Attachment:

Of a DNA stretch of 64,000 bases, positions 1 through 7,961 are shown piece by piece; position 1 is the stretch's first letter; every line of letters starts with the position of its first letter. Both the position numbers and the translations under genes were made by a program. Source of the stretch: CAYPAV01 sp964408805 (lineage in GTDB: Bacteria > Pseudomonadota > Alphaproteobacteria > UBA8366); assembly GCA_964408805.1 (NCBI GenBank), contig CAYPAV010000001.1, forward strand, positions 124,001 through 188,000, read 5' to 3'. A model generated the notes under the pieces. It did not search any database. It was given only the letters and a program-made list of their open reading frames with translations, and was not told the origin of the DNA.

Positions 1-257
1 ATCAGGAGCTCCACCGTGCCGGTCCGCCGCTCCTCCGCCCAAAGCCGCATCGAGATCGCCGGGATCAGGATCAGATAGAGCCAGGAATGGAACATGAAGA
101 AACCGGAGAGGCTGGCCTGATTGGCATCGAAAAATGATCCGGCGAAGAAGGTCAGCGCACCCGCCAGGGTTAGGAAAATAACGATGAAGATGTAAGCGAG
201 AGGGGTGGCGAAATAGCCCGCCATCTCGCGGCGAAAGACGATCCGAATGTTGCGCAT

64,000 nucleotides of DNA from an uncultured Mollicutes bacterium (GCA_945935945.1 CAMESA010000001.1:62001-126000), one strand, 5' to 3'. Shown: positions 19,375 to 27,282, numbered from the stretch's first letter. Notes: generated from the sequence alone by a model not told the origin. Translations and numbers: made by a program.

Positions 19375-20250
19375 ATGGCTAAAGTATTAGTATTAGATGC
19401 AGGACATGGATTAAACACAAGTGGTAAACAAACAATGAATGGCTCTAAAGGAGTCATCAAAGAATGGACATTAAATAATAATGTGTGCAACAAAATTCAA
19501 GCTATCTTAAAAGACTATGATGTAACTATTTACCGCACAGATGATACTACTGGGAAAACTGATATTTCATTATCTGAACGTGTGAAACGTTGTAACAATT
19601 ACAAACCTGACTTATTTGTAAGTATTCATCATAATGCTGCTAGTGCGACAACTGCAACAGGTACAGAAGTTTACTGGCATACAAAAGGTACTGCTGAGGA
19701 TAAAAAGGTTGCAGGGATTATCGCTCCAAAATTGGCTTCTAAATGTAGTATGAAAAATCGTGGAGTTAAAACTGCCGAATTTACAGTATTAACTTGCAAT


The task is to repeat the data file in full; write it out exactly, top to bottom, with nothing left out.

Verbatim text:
Of a DNA stretch of 64,000 bases, positions 1 through 7,961 are shown piece by piece; position 1 is the stretch's first letter; every line of letters starts with the position of its first letter. Both the position numbers and the translations under genes were made by a program. Source of the stretch: CAYPAV01 sp964408805 (lineage in GTDB: Bacteria > Pseudomonadota > Alphaproteobacteria > UBA8366); assembly GCA_964408805.1 (NCBI GenBank), contig CAYPAV010000001.1, forward strand, positions 124,001 through 188,000, read 5' to 3'. A model generated the notes under the pieces. It did not search any database. It was given only the letters and a program-made list of their open reading frames with translations, and was not told the origin of the DNA.

Positions 1-257
1 ATCAGGAGCTCCACCGTGCCGGTCCGCCGCTCCTCCGCCCAAAGCCGCATCGAGATCGCCGGGATCAGGATCAGATAGAGCCAGGAATGGAACATGAAGA
101 AACCGGAGAGGCTGGCCTGATTGGCATCGAAAAATGATCCGGCGAAGAAGGTCAGCGCACCCGCCAGGGTTAGGAAAATAACGATGAAGATGTAAGCGAG
201 AGGGGTGGCGAAATAGCCCGCCATCTCGCGGCGAAAGACGATCCGAATGTTGCGCAT

64,000 nucleotides of DNA from an uncultured Mollicutes bacterium (GCA_945935945.1 CAMESA010000001.1:62001-126000), one strand, 5' to 3'. Shown: positions 19,375 to 27,282, numbered from the stretch's first letter. Notes: generated from the sequence alone by a model not told the origin. Translations and numbers: made by a program.

Positions 19375-20250
19375 ATGGCTAAAGTATTAGTATTAGATGC
19401 AGGACATGGATTAAACACAAGTGGTAAACAAACAATGAATGGCTCTAAAGGAGTCATCAAAGAATGGACATTAAATAATAATGTGTGCAACAAAATTCAA
19501 GCTATCTTAAAAGACTATGATGTAACTATTTACCGCACAGATGATACTACTGGGAAAACTGATATTTCATTATCTGAACGTGTGAAACGTTGTAACAATT
19601 ACAAACCTGACTTATTTGTAAGTATTCATCATAATGCTGCTAGTGCGACAACTGCAACAGGTACAGAAGTTTACTGGCATACAAAAGGTACTGCTGAGGA
19701 TAAAAAGGTTGCAGGGATTATCGCTCCAAAATTGGCTTCTAAATGTAGTATGAAAAATCGTGGAGTTAAAACTGCCGAATTTACAGTATTAACTTGCAAT